A small band of collectors interested in promoting the collecting, study, and preservation of ephemera established the Ephemera Society of America (ESA) in 1980, to serve as a link between and among collectors, archivists, researchers and dealers, and to encourage interest in all aspects of vintage paper. Five years earlier, in 1975, Maurice Rickards and his associates in England had established The Ephemera Society of the United Kingdom., and similar organizations have arisen in Canada, Austria, and Australia.
Shortly after ESA was formed, it was granted 501(c)3 non-profit tax-exempt status as an educational organization. The society embarked upon a publishing program to educate its members and the general public about the world of ephemera. Issue #1 of our Ephemera News newsletter came out in the Summer of 1981, and this regular newsletter continues its unbroken publication run to the present time. Printed as ink-on-paper until mid-2011, it is now entitled eNews and sent electronically each month to every member. eNews delivers news, details on conferences and other activities, a calendar of upcoming shows and events, auction notes, new book notices, links to stories of interest, announcements and other content of interest to ephemerists.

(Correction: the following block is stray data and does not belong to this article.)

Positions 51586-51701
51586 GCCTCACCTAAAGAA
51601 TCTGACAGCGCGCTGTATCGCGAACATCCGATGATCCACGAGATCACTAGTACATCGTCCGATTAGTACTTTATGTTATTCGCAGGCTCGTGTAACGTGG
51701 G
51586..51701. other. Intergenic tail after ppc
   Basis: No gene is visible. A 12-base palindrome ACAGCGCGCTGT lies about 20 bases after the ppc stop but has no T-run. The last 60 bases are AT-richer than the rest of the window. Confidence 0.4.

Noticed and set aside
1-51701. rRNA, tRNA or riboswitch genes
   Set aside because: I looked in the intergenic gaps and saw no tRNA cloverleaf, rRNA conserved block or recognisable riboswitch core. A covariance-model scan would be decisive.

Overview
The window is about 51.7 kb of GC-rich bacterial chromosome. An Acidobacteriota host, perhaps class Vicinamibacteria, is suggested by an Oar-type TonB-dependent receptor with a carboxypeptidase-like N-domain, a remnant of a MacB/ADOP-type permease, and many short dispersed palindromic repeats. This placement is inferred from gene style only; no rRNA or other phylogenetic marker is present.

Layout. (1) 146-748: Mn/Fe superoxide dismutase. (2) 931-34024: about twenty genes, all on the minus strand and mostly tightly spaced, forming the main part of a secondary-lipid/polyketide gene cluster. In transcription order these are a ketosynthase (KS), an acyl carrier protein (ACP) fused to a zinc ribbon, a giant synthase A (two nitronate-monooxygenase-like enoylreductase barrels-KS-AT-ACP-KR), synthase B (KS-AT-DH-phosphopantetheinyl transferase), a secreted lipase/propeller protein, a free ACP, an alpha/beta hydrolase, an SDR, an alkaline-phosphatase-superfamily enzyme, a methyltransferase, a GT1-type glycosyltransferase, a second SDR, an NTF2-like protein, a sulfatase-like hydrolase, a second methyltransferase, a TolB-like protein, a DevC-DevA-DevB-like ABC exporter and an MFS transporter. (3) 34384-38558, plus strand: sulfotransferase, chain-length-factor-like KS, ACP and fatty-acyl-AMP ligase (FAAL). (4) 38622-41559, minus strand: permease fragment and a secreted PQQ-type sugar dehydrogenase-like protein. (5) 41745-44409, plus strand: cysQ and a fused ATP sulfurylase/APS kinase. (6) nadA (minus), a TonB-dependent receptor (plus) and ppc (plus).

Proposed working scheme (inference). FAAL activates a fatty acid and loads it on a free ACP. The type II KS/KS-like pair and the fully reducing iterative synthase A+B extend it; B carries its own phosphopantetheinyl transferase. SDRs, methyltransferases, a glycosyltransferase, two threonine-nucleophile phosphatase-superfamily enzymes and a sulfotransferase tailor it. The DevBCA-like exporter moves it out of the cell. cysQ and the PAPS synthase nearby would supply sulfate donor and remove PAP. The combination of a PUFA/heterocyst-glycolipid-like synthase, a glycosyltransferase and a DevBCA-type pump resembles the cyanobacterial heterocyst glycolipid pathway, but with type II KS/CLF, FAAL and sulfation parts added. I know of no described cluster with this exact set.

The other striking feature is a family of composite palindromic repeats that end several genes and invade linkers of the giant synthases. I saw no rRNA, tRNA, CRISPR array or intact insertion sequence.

ESA publishes The Ephemera Journal, a highly regarded print publication devoted solely to illustrated scholarly articles on many different topics. Journal authors have included faculty and staff from a long list of distinguished institutions including the American Antiquarian Society, Winterthur, the Huntington Library, the Library Company of Philadelphia, Colonial Williamsburg, the Clements Library, Brown University and many other distinguished organizations. Many fine articles have come from independent scholars and collectors.
In 1994, the Ephemera Society published a book, Rewards of Merit: Tokens of a Child’s Progress and a Teacher’s Esteem, by Patricia Fenn and Alfred P. Malpa. In hardcover, over 200 pages long and profusely illustrated with hundreds of images, this volume is the definitive study of these tokens of teacher esteem.